We’ve all heard the well-meaning but rather empty saying of “just picture everyone in their underwear” when it comes to overcoming stage-fright. But reversing this feeling of exposure onto the audience never eradicates the feeling of immense vulnerability when sharing your creative work. There is something that feels so tender about what we create, it can often feel like an extension of ourselves – whether this is healthy or unhealthy is a question that I’m still pondering. 

Last week, I was invited to share some of my spoken word at a music and poetry gig in a pub. Whilst I’ve performed poetry live in the past, the majority of my performances have been commissioned works for particular events, celebrations or ceremonies.  When writing around a prescribed theme, there’s this safe distance between my words and my personal life. Whilst I see great worth in connecting the dots between any piece that I’m commissioned to write and my own experiences or values, these particular pieces are closer to capturing collective emotions as opposed to my personal, individual process. 

In the context of my writing as a whole, and outside of these commissioned works, my poetry is full of personal process. I love the concept that writing is not just about the piece at the end, but the journey of creating is in itself, the crescendo of creativity. It’s about more than the finished product. So far, only a few of these personal pieces have been translated from page to stage.  A fair amount has been shared on a page, but there is always another layer of vulnerability when delivering these pieces live on a stage. Onstage, I can’t separate myself from my words with the intermediary of paper or a laptop screen. 

For this gig last week, I had to fill the longest time slot I’ve ever been given for spoken word – exciting and terrifying all at once. There was no specific commission for the content so I could not hide under the shade of an overarching umbrella of a particular theme or occasion. Looking through my journal of poems, I knew that what I needed to share would include the pieces that still feel incredibly raw. Pieces which would require an unravelling. An unravelling of all these different threads I have so delicately woven together in my history of performance poetry: a little humour here, a little heartbreak there, a little wordplay and metaphor intertwined everywhere.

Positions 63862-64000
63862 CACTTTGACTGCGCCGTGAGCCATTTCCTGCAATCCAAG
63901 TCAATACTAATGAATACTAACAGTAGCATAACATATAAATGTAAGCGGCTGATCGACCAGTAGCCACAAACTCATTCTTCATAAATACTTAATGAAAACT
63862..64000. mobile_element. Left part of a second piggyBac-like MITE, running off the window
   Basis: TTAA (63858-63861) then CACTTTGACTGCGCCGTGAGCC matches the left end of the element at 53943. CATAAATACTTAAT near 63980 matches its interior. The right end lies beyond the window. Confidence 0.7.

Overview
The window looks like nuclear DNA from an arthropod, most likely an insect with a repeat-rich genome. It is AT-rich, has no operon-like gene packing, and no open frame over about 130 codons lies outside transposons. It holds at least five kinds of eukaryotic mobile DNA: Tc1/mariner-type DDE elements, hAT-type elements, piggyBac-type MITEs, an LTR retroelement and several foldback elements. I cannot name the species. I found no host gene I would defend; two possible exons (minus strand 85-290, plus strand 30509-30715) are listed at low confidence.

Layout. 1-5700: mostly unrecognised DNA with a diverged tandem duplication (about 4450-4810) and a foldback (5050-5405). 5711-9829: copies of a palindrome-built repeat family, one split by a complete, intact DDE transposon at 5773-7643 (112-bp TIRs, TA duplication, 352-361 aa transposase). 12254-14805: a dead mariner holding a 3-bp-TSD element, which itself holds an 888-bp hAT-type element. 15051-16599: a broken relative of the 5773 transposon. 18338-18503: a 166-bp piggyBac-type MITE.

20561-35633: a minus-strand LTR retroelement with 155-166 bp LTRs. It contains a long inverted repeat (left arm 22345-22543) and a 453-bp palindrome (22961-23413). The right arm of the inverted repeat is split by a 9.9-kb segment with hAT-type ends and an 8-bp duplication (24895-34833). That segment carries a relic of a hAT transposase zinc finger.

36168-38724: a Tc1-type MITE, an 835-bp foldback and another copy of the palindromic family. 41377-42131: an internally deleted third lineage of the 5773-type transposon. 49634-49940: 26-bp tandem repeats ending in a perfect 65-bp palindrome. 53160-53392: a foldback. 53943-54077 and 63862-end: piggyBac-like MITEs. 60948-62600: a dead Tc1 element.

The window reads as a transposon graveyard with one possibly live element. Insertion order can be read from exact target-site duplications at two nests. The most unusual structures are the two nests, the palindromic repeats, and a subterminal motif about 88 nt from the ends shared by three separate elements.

After the unravelling, what is left is me.


Am I enough? Is my joy, my pain, my perspective enough? Is there enough weight and substance to my story if it’s not tied into a wider narrative of the world?


And that’s when the fear came. 

The fear of being stripped bare. The fear of being inadequate. The fear of being misunderstood. 

I love Spoken Word. I love going to Open Mics and listening and sharing – it’s normally something which I deeply enjoy. So I was a little alarmed when I was so plagued by doubt, insecurity and regretting my agreement to perform. The openness of the pub where I would be performing was so different to the cosy, intimate poetry lounges which I’m accustomed to. In those creative spaces, I feel like there’s a mutual respect which is a given. In this new space, however, there is a dedicated audience in the front but it is full of people coming and going in the background – most of whom may have zero interest in hearing poetry, they just want a drink after work. I realised that this was the core of my discomfort.

Do I only deem my story worth telling if others deem it worth listening to? And am I only willing to take the risk of vulnerability if I think it will be met by affirmation?


In the midst of that unravelling, I learnt and I am continuing to learn that connection is on the other side of what feels like this teetering, shaky bridge of vulnerability. Speaking to those in the audience when I get off stage, for me, is where the magic happens: hearing about the impact of my words humbles me, time and time again.

I am so grateful for the way in which the words and creativity of others has shaped and moulded me. And as I am unravelled in the process of writing and performing, others find parts of their stories and journeys in the threads I have had the courage to loosen.  Creativity is this beautiful exchange: I find parts of myself in the threads of others, others find parts of themselves in my threads. We have the power to weave together the fullness of our stories through the language we have each created and contributed. There is beauty in the final tapestry – but even more so, the wonder is in each thread that makes up the whole. 

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